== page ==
Mortgage refinancing initiative to help low-income borrowers
WASHINGTON – Federal regulator Fannie Mae and Freddie Mac on Wednesday unveiled a new program to help more households lock in historically low interest rates, targeting low-income borrowers who missed the year’s refinancing boom last.
The Federal Housing Finance Agency, which oversees the two government-controlled mortgage giants, has announced plans to ease credit requirements, simplify documentation, and waive some fees for borrowers looking to refinance their loans. The program should start by the summer.
“Last year saw a spike in refinancing, but over 2 million low-income families failed to take advantage of record mortgage rates by refinancing,” said FHFA Director Mark Calabria.
To benefit from the changes, borrowers would have to make 80% or less of their region’s median income and not have missed more than one mortgage payment in the past 12 months. The program only applies to borrowers with existing loans backed by mortgage giants and it will be up to lenders to participate.
Mr Calabria said in an interview that the program could help borrowers who experienced a drop in their income during the pandemic and who would not have otherwise qualified for refinancing due to business underwriting requirements. The FHFA estimates that borrowers who take advantage of the new refinancing program could save on average between $ 100 and $ 250 per month.
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Fannie and Freddie don’t do home loans. Instead, they buy mortgages and package them into securities, which they sell to investors. Underpinning the popular 30-year fixed-rate mortgage is their promise to reassure investors in the event of default.
Despite the pandemic, 2020 brought good news for the mortgage market. The 30-year fixed mortgage rate fell below 3% in July and stayed there for months.
Low rates prompted an estimated 8.8 million homeowners to refinance in 2020, says Black Knight Inc.,
a mortgage data and technology company. Of these, 6.1 million were refinanced into loans guaranteed by Fannie and Freddie.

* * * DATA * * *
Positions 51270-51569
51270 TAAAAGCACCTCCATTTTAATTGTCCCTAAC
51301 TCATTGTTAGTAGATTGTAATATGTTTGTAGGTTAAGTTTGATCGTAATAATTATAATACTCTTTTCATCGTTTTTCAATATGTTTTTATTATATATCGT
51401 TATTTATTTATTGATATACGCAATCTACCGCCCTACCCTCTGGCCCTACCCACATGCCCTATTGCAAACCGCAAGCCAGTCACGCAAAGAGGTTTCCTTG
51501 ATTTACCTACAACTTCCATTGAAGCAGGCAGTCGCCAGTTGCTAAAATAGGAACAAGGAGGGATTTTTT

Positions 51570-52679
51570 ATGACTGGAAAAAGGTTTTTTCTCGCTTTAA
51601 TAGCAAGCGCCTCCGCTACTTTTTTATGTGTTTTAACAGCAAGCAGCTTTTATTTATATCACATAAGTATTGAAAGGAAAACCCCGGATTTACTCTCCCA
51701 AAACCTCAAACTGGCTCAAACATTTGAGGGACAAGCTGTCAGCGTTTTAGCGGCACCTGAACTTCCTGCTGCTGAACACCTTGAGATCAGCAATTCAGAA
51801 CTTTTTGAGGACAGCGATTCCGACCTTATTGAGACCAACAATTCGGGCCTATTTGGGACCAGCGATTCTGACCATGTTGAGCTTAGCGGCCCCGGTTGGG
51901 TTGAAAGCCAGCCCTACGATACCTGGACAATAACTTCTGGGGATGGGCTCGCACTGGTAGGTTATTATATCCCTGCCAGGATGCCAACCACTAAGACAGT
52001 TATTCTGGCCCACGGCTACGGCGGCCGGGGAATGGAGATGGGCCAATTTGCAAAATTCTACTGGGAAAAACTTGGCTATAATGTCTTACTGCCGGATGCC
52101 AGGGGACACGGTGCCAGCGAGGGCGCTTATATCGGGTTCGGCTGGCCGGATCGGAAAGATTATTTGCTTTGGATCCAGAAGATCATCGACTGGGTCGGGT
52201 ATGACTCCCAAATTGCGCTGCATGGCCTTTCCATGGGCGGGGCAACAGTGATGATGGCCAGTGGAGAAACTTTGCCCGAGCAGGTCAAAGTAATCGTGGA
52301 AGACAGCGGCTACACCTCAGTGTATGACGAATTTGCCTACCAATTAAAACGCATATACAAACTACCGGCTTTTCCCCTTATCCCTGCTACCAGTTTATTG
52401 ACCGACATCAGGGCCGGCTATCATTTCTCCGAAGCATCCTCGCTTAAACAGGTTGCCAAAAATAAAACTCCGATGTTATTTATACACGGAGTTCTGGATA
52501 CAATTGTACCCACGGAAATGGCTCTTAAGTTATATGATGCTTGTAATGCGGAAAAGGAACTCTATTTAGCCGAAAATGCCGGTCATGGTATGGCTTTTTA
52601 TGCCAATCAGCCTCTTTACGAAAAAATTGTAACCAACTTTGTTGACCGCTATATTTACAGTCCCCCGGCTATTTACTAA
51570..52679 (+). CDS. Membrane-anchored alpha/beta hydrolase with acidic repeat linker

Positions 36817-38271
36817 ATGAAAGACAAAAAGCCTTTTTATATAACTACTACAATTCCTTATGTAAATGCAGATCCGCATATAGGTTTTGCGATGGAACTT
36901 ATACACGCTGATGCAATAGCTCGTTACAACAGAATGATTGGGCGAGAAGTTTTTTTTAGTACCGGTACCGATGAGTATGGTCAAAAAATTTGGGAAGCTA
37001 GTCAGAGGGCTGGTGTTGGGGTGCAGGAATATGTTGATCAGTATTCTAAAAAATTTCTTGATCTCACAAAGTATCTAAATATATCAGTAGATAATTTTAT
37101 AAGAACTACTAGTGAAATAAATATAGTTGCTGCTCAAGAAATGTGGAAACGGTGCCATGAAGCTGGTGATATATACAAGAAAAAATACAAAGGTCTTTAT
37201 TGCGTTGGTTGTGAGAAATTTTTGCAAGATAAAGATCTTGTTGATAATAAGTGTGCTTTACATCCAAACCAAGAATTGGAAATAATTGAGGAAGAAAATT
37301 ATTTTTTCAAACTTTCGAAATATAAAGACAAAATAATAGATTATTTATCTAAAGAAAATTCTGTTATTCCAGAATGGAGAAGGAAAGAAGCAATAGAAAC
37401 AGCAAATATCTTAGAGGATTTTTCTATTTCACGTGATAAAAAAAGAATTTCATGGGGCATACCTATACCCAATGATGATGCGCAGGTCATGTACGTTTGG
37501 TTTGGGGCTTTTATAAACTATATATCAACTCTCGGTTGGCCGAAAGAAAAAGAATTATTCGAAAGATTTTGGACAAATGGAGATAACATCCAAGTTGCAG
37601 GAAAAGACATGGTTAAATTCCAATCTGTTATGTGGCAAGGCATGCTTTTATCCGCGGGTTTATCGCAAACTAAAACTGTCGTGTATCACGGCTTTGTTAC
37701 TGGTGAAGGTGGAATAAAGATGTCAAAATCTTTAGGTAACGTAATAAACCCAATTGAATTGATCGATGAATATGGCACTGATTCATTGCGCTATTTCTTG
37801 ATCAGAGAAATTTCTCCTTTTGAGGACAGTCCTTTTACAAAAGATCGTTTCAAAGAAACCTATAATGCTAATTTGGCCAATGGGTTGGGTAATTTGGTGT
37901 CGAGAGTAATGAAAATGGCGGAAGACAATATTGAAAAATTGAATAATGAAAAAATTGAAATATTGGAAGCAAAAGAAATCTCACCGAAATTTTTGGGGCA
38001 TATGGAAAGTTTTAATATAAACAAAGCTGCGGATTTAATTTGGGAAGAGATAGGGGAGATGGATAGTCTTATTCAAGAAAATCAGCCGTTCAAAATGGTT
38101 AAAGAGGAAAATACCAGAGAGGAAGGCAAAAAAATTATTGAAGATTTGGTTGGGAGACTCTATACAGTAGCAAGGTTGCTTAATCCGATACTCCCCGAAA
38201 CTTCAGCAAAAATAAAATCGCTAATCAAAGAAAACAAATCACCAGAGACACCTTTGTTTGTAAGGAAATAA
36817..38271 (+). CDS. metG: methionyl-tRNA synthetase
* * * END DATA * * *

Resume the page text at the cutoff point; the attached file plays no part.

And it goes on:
Yet borrowers with less than perfect credit – who tend to be low-income – have struggled to refinance. Mortgage credit availability, a measure of lenders’ willingness to issue mortgages, is near its lowest level since 2014, according to the Mortgage Bankers Association.
The tight lending environment illustrates a growing divide in the market: Business is booming for mortgage lenders, but their loans are almost exclusively aimed at borrowers with excellent credit histories, especially those backed by Fannie and Freddie. .
In January 2019, 29.3% of Fannie Mae refinances were to borrowers with a credit score below 700, according to the Urban Institute. This share fell to 14.8% in January 2020 and 9.4% in January 2021. The best rates for business guaranteed loans are generally for borrowers with a credit score above 740.
“Tight credit is a major hurdle for many borrowers who want to refinance their mortgage even if they already have a loan and lowering rates would make borrowing less risky,” wrote Laurie Goodman and Edward Golding of the Urban Institute this month.
Democratic lawmakers, consumer advocates and industry officials have urged FHFA officials in recent months to help low-income borrowers.
“With rates coming down, low-income, low-credit borrowers who may benefit disproportionately from savings on their mortgage seem to be the least likely to receive low-rate refinance loans,” wrote Ohio Senator Sherrod Brown and a group of Senate Democrats a November letter to Mr. Calabria.
Among other benefits of the new program, borrowers with loan balances of $ 300,000 or less would not have to pay a modest refinancing surcharge imposed by Fannie and Freddie in December. They would also receive an assessment credit of up to $ 500.
Consumer advocates and housing experts praised the relief, but said it was an open question how many borrowers it would benefit. Some have wondered why borrowers would need credit approval for refinancing, since Fannie and Freddie are already taking the risk on their loan. Others said borrowers on a forbearance plan – which allows them to skip monthly payments and catch up later – likely wouldn’t qualify for the new program, though they may still be eligible for refinancing. conventional.
“It’s a good start,” Ms. Goodman said. “It seems that the streamlined refinancing program could have been larger and included more borrowers.”
Write to Andrew Ackerman at [email protected]
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